Release Date: March 17, 1998
BUFFALO, N.Y. -- Gifted, handsome, erudite and -- at least for a time -- a prima facie artistic anarchist, photographer Walker Evans was born of considerable privilege and developed into a mainstream, if controversial, artist best known for documenting the lives of Depression-era Americans.
Although Evans also produced a body of photographs of American folk architecture, his best-known subjects were the rural poor of the 1930s. His realistic style represented their dignity and the desperation of their conditions. The apparent artlessness of his representations was a product of the photographer's perspective, but it lent a powerful documentary flavor to Evans' portrait of pre-World War II America. It continues to raise important questions about the documentary style and the relationship of the photographer to his subject.
Evans' early work will be the subject of a free public exhibition from March 20 through April 24 in the University at Buffalo Art Gallery in the Center for the Arts on the North (Amherst) Campus. Gallery hours are Wednesdays through Saturdays from 10:30 a.m. to 8 p.m. and Sundays from 12-5 p.m.
The exhibit, "Walker Evans: Public Photographs, 1935-37," will feature his best-known material, produced during Evans' stint with the photographic project sponsored by the New Deal's Resettlement Administration (RA), later called the Farm Security Administration.
UB also will present "Walker Evans: Counterspy," a free public symposium on photographic work and the documentary imagination, from 1-5 p.m. on March 28 in the Screening Room (Rm. 112) of the Center for the Arts.
Participating in the symposium will be sociologist Howard Becker of the University of Washington, author of "Outsiders" (1962), "Art Worlds" (1982) and "Exploring Society Philosophically," and award-winning visual artist William Christenberry, fellow photographer and a friend of Walker Evans. A native of Hale County, Ala., where Evans took his first photos for "Let Us Now Praise Famous Men," Christenberry later collaborated with Evans to produce photos published in Thomas W. Southall's "Of Times and Place: Walker Evans and William Christenberry" (1990).
The panel also will include photographer and anthropologist J. David Sapir of the University of West Virginia, editor of Visual Anthropology Review and operator of "Fixing Shadows," a lively Web site devoted to photography.
Joining Sapir, Becker and Christenberry will be Jerry Thompson a student, working associate and close friend of Walker Evans who wrote the memoir "The Last Years of Walker Evans" (1997), and Bruce Jackson, SUNY Distinguished Professor in the Department of English and Samuel L. Capen Professor of American Culture at UB, where he directs the Center for Studies in American Culture.
The photos in the exhibition are not only Evans' most famous, but are among the most vivid and powerful images of America ever created. Many of them were included in the 1937 book, "Let Us Now Praise Famous Men," a notable collaboration with writer James Agee. The book became an American cultural icon in the 1960s, speaking as it did to the rebirth of concern for the poor and disenfranchised of rural America.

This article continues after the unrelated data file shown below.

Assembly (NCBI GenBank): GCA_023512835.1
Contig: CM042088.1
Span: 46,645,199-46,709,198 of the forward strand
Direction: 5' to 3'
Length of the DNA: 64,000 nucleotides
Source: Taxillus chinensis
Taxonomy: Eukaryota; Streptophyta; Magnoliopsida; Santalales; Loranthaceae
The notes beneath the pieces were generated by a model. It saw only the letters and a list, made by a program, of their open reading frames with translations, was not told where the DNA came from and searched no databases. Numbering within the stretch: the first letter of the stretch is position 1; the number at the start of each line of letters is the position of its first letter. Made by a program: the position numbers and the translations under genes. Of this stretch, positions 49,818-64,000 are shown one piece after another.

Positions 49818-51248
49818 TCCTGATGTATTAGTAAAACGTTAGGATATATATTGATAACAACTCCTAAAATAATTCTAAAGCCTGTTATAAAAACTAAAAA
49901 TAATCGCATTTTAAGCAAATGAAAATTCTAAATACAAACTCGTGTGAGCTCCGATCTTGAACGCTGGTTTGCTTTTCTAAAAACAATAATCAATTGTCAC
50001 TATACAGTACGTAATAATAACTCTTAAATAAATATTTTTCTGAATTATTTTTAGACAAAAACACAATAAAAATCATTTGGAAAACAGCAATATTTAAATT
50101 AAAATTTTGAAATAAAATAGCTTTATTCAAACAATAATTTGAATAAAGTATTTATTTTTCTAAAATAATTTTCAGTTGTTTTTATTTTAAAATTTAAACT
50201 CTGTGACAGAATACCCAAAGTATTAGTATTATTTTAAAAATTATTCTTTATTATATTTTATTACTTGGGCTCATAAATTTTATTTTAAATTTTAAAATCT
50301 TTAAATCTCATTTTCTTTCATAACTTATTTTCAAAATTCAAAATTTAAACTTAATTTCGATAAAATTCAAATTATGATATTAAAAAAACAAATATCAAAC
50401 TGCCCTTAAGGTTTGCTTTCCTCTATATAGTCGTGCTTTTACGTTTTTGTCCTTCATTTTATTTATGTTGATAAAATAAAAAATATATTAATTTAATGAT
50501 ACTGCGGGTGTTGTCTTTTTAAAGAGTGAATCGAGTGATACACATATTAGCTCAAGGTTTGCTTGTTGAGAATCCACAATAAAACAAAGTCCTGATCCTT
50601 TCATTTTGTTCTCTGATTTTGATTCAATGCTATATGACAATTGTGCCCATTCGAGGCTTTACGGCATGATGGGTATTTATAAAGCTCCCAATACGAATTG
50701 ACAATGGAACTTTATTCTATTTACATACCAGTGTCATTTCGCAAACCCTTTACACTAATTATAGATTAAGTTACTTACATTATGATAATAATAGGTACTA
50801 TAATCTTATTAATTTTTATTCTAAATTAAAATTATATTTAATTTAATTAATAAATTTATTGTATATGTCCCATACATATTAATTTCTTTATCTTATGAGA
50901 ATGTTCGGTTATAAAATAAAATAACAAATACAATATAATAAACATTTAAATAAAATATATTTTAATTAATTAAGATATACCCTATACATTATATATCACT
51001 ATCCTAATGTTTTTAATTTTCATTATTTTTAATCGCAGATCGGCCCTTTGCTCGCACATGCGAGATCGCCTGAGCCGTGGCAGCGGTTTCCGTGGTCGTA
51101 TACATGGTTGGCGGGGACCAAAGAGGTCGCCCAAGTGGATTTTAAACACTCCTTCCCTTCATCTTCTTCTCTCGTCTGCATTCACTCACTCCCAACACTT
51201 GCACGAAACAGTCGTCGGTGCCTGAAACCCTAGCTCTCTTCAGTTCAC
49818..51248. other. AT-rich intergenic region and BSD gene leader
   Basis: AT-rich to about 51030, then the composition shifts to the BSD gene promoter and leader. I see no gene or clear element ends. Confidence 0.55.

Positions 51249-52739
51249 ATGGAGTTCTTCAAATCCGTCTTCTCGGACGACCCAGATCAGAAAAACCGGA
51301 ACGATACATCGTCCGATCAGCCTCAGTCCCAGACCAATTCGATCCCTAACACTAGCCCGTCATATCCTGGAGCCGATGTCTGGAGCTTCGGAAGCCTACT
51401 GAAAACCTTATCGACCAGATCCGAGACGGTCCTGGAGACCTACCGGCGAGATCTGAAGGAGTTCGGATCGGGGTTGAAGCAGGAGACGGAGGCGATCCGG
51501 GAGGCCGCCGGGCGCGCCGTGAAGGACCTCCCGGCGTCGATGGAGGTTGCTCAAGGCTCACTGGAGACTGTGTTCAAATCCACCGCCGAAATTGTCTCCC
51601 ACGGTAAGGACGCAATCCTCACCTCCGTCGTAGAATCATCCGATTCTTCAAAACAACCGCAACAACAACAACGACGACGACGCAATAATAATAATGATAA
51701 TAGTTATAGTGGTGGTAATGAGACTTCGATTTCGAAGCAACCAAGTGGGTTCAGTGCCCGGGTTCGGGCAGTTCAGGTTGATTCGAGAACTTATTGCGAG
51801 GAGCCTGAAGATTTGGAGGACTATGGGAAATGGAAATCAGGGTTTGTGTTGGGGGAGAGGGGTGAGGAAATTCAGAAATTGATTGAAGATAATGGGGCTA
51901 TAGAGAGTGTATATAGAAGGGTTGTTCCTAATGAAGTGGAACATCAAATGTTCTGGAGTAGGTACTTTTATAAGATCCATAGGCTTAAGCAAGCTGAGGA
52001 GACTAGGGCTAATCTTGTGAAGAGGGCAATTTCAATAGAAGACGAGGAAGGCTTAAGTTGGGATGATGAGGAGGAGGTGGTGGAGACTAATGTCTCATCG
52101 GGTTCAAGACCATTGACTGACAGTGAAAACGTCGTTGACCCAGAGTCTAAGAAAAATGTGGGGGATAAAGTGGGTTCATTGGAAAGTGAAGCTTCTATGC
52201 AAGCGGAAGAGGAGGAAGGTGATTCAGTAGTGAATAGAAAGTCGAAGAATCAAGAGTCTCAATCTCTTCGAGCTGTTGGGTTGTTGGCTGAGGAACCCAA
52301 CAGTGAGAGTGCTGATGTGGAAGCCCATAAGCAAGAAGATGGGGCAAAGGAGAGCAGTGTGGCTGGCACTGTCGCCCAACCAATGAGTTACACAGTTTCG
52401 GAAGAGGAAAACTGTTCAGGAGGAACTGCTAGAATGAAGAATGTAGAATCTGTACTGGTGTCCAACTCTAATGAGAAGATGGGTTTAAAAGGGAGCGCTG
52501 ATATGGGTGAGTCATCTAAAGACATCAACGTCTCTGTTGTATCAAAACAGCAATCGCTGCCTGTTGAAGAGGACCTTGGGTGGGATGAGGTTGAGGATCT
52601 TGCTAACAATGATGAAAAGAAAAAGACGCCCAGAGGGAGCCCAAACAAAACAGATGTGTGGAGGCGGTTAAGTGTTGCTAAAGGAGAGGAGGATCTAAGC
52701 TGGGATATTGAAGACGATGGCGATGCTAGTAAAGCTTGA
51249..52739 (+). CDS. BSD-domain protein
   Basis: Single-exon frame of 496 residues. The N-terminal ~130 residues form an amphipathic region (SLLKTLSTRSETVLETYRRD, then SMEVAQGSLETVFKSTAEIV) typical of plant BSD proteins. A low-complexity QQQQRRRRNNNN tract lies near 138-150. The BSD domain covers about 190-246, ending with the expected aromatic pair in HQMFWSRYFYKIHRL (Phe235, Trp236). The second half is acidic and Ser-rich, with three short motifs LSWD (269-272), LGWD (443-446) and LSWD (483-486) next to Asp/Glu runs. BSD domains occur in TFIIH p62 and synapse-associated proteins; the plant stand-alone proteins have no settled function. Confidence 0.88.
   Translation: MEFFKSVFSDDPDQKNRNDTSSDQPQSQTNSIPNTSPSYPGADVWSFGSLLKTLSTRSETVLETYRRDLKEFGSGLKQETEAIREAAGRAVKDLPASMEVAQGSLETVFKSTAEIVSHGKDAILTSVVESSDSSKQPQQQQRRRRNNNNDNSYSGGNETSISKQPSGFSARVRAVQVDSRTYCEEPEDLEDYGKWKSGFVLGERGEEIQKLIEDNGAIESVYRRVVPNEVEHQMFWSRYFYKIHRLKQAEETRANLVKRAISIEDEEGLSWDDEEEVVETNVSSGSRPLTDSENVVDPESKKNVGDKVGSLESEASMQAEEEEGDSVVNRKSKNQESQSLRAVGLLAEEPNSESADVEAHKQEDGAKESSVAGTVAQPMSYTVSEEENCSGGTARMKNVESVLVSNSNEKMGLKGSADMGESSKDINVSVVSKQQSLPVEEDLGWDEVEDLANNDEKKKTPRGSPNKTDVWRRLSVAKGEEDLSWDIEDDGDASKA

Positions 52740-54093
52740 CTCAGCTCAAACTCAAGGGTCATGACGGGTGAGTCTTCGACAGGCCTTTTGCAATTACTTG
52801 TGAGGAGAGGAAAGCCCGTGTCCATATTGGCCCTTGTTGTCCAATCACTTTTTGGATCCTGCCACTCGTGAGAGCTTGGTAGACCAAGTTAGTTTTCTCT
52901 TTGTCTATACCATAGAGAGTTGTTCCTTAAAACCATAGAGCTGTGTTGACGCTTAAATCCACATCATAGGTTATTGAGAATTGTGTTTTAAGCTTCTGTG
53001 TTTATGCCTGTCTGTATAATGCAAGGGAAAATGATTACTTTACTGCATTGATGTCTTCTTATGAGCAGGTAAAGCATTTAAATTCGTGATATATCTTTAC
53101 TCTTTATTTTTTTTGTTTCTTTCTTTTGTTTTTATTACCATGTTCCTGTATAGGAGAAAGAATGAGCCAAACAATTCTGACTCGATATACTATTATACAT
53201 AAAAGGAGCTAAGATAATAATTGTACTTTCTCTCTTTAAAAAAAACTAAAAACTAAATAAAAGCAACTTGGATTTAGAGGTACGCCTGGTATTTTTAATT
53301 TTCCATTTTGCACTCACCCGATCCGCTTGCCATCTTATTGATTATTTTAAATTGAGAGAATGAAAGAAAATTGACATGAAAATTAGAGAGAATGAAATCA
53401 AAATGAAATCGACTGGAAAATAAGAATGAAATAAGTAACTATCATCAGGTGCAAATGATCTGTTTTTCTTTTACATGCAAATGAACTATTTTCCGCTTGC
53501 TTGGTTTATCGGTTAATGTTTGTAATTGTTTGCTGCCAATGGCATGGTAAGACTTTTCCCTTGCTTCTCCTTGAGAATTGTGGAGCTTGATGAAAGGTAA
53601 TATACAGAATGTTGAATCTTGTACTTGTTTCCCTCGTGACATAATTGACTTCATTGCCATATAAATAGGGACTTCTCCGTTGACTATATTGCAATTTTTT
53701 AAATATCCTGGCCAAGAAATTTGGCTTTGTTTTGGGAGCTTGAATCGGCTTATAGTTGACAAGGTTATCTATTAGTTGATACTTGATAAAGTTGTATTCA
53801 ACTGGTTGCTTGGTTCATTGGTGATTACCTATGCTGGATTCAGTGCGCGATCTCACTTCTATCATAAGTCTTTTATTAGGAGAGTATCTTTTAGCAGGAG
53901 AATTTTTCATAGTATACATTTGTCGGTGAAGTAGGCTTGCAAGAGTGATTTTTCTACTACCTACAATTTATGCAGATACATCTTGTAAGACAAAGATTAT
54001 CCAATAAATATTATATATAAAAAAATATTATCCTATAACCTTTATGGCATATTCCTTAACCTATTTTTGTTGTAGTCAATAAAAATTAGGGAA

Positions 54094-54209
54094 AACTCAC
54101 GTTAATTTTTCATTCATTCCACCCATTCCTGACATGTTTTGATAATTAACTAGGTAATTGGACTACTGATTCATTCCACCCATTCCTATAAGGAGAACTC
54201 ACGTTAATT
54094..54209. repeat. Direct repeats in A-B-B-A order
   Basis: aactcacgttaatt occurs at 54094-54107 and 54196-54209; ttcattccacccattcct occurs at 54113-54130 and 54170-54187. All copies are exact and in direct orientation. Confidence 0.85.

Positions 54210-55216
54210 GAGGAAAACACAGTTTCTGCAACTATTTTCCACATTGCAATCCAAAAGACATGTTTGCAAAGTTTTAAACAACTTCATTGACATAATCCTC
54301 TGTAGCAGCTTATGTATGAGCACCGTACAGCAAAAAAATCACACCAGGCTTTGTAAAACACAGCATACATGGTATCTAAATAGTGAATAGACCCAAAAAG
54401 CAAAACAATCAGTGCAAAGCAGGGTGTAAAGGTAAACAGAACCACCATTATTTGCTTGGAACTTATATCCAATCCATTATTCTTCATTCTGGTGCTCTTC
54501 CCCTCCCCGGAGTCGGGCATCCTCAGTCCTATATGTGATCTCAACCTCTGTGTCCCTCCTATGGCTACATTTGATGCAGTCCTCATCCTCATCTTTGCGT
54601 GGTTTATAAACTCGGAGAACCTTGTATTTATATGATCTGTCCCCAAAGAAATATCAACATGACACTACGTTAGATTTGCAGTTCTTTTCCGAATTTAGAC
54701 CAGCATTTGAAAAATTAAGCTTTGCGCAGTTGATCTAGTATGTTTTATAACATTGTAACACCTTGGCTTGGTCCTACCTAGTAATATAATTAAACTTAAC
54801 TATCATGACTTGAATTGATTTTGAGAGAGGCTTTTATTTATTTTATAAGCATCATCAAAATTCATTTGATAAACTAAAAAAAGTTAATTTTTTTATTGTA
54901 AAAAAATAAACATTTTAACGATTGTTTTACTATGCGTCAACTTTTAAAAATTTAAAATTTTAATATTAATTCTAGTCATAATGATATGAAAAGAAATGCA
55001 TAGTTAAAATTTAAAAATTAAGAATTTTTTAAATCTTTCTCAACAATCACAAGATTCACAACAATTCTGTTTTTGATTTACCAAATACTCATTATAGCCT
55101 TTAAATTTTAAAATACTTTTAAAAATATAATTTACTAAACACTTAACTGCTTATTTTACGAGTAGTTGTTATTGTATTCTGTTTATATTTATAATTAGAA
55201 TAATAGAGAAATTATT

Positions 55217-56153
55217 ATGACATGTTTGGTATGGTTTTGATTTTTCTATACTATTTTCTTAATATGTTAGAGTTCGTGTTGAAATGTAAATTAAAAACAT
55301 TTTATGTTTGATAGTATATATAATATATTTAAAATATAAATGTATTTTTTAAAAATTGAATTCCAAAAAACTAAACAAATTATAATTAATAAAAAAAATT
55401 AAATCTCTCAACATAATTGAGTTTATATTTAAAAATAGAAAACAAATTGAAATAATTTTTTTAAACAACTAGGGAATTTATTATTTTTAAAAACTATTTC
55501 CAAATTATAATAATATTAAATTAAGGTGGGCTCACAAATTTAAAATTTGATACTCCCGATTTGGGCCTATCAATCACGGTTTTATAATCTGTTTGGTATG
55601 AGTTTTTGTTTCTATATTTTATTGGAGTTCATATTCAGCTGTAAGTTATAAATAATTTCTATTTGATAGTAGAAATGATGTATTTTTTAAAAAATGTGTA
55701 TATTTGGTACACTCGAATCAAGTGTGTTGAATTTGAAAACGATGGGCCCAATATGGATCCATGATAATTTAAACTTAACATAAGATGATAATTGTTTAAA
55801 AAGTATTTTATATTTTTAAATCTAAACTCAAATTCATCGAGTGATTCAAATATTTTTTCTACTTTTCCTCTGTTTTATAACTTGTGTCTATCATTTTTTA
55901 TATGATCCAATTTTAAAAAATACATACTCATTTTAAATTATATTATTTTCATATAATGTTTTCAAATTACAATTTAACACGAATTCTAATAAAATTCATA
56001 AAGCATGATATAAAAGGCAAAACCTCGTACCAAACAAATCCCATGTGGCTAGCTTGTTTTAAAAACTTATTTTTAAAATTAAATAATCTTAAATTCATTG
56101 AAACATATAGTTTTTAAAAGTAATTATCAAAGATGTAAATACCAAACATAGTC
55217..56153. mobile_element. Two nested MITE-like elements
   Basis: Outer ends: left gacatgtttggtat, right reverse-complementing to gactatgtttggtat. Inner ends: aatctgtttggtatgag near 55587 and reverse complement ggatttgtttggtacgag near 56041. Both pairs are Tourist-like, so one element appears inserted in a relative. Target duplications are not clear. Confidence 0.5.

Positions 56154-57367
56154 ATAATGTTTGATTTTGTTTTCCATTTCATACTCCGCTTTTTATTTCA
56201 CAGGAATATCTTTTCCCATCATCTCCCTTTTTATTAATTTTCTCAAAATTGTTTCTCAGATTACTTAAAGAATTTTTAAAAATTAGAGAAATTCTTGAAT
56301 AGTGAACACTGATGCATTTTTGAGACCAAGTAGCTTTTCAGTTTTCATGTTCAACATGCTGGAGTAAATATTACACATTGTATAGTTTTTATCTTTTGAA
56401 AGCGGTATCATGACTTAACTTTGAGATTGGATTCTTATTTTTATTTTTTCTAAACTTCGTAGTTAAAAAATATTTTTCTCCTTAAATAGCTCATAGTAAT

Evans' work for the RA demonstrated his conviction that photography could be both a research method and an art form. It also raised questions about the relationship between the subjectivity and objectivity of the photographer himself. Evans created images that seem to reflect no subjectivity at all -- photos that seem to lack the presence of an author. In fact, however, the camera is no more than a tool. Regardless of how much it seems to document the hard-edged facts of a historical moment, a photograph necessarily incorporates the intention of the photographer.
To produce the pictures that now identify his canon, Evans traveled over much of the northeastern and southeastern United States, photographing the houses of steelworkers in Pennsylvania and Alabama, farms in Mississippi, houses in Louisiana, worn faces in Arkansas and West Virginia, flood victims in Tennessee and Kentucky.
The political agenda of the New Deal, however, was to project a better future, one of hope. In keeping with this, the RA photographers were expected to document the lives of those who had raised themselves up out of miserable conditions by their own bootstraps.
Evans' portraits, affecting as they were, did not sail well in the winds of prevailing government propaganda. He had his own agenda, which was to describe a time, a place and a people ground down by poverty and crippled by lack of hope. He was dismissed from the RA project in 1937. The reasons for his dismissal are still the subject of academic discussion.
During World War II, Evans chronicled workers and industry for several large national magazines and later produced a remarkable series of photographs taken in the New York City subways.
He became a staff photographer for the financial magazine Fortune in 1945, where he continued for 20 years as associate editor. Following his retirement, Evans taught graphic design at Yale University until his death in 1975.
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